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Subject: Re: "Three Doctorate Degrees"
From: donald kane <[log in to unmask]>
Reply-To:donald kane <[log in to unmask]>
Date:Thu, 31 Aug 2017 09:04:00 -0400
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There's nothing wrong with it; I agree with you about Lang, and
with another posting that deplores didactic musicologists who
exhibit a lack of ordinary aesthetic appreciation of music.

First it was EUGENE ONEGIN, now PELLEAS & MELISANDE.
I don't happen to care as much for Debussy's opera as you and many
others do, but it is recognizably.a masterful work by a major composer;
I know that from the many other of his compositions that I love, but am
not thereby obliged to love his opera as well.   The same is true, for me,
of Janacek and Dvorak; I don't condemn their operas, I just am not
moved by them.

I also prefer anything by Puccini to Donizetti or Rossini, though fully
aware that some musicologists might find that contemptible.  Should I care?

Keep up the good work.

dtmk


On Wed, Aug 30, 2017 at 11:19 PM, Genevieve Castle Room <
[log in to unmask]> wrote:

> Ray,
>
>
> >"You badly need to get a life or a shrink"
>
>
> And what is wrong with taking a few moments to point out that Professor
> Lang was not listening carefully enough -- or that he brought IRRELEVANT
> expectations to his judgment of the opera? Also, his implication that an
> opera should be judged by the standards of instrumental music is so
> misguided!
>
>
>
>
>
>
> On Wednesday, August 30, 2017, RAYMOND GOUIN <[log in to unmask]> wrote:
>
> > GET A LIFE OR A SHRINK!
> >
> > RG
> >
> > ***
> >
> > > On August 30, 2017 at 10:12 PM Genevieve Castle Room <
> > [log in to unmask] <javascript:;>> wrote:
> > >
> > >
> > > Albert,
> > >
> > > >"Paul Henry Lang earned his third doctorate from Cornell while
> teaching
> > > harmony
> > > and counterpoint at other colleges. It was on French opera"
> > >
> > >
> > > On French opera?
> > >
> > > Ok let's take a look at what Professor Lang wrote about Pelléas in his
> > book
> > > "Critic at the Opera" from 1973.
> > >
> > >
> > > >"As we cast a critical eye on the score of Pelléas et Mélisande we
> > > discover that the musical substance of this opera is slight; sometimes
> > > flickering, sometimes dimmed almost to extinction, yet never dying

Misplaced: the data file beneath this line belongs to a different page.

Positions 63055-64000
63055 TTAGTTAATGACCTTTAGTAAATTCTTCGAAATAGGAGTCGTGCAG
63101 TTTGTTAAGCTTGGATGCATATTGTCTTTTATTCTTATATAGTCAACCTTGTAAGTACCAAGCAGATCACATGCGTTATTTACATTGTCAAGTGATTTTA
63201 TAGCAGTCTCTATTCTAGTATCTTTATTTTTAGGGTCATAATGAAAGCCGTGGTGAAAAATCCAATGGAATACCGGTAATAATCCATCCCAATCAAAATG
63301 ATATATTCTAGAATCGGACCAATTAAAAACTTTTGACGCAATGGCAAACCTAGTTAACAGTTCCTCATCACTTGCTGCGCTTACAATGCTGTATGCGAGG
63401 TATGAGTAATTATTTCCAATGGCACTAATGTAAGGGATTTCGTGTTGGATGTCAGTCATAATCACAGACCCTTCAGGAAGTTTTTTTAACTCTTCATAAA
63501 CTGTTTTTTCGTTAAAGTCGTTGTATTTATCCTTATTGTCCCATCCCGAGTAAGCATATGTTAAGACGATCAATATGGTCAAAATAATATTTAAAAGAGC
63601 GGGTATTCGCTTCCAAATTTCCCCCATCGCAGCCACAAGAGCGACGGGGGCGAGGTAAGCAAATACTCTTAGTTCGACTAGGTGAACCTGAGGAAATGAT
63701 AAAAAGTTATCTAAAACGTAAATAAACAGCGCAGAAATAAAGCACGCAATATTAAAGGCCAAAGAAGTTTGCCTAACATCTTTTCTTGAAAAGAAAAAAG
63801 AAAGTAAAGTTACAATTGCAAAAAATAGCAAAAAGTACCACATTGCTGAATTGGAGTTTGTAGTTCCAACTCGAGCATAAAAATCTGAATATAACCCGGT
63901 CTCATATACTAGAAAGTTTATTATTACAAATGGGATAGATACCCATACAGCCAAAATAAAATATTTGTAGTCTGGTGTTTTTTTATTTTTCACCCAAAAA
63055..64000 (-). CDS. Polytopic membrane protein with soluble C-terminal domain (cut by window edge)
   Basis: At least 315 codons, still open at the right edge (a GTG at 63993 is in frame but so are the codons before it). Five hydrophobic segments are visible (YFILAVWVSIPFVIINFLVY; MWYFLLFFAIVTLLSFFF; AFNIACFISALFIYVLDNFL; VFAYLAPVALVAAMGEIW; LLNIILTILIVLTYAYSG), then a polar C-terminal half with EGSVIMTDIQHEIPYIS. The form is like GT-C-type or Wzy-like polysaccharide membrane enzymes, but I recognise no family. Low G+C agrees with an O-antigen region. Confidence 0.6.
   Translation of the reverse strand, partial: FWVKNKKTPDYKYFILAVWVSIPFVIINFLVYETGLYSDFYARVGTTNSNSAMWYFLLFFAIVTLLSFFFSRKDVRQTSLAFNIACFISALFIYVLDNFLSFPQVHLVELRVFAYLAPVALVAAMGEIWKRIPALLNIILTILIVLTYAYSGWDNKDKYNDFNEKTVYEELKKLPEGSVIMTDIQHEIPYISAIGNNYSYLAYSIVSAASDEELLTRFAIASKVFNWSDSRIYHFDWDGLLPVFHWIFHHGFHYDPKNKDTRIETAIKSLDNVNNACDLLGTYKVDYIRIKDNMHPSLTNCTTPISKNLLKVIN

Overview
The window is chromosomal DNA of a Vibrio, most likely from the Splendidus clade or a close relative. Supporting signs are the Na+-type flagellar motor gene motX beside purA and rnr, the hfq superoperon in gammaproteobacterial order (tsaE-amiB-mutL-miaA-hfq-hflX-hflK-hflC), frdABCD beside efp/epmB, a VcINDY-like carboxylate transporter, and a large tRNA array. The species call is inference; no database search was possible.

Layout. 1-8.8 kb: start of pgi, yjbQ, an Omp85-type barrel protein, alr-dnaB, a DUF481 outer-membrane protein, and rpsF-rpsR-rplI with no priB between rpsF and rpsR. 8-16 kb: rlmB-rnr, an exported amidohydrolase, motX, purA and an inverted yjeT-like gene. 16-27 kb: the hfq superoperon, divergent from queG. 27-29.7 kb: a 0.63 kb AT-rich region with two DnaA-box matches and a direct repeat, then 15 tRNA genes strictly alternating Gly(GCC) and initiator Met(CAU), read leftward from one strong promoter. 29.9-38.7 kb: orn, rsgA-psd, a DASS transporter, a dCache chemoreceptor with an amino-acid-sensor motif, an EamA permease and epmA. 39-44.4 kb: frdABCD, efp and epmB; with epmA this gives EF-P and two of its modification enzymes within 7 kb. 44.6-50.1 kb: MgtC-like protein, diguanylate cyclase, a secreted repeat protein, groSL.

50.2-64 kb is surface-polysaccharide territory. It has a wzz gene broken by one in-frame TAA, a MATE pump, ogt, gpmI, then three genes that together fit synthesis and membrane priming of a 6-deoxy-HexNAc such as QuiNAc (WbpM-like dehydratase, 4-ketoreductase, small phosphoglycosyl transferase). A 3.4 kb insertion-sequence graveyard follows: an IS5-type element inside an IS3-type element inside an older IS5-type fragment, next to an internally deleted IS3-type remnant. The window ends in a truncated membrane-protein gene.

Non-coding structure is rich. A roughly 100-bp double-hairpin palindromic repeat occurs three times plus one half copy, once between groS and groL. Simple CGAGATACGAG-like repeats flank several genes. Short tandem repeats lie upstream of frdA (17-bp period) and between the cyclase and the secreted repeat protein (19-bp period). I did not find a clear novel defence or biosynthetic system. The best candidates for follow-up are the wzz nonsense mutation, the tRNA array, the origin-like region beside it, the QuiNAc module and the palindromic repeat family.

> > > completely, it asserts itself to any extent only in the instrumental
> > > preludes and interludes [....] This is indeed a strange musical
> language:
> > > expression hides behind the words, requiring constant alertness to the
> > > niceties of inflection and cadence. The orchestral part may follow its
> > own
> > > rhythms, but the vocal line is purely word-begotten; the music almost
> > > completely abdicates its rights and privileges since the vocal lines
> have
> > > little or no musical substance [....] Is it a fault that Pelléas et
> > > Mélisande is not a real opera? No, only a peculiarity. It was created
> by
> > a
> > > composer to whom sensuous, hedonistic beauty is more important than the
> > > weight of utterances"
> > >
> > >
> > > -----------
> > >
> > >
> > > I must say my mind boggled when I read this last night.... What an
> oddly
> > > ahistorical pronouncement!
> > >
> > > Isn't very weird to see a scholar of French opera taking issue with
> > > Debussy's unique, declamatory style and complaining about the 'musical
> > > substance' of what is certainly one of the greatest operas of all
> time?!
> > >
> > > I certainly don't understand his criticism that Debussy forces one to
> > focus
> > > on the text. And isn't Maeterlinck's language one in which expression
> > often
> > > "hides behind the words"? This is something that Debussy captures so
> > > movingly. And his claim that "the vocal lines have little or no musical
> > > substance" is simply UNTRUE as are other of his seemingly objective
> > > assertions. As I am sure you know Debussy himself answered this charge
> -
> > > and others - in his reply to the critics which he wrote in response to
> > the
> > > reviews of the premiere.
> > >
> > > Lang's remarks also bring to mind something that Joseph Kerman once
> said:
> > >
> > > >"Musicology deals essentially with the factual, the documentary, the
> > > verifiable, the analysable, the postivistic. Musicologists are
> respected
> > > for the facts they know about music.... They are NOT admired for their
> > > insight into music as aesthetic experience"
> > >
> > >
> > > Lang missed the boat, I believe, in hearing the surface but missing the
> > > meat and potatoes below.... Sometimes an initial impression and three
> > > doctorate degrees can mislead an intelligent mind forever.
> > >
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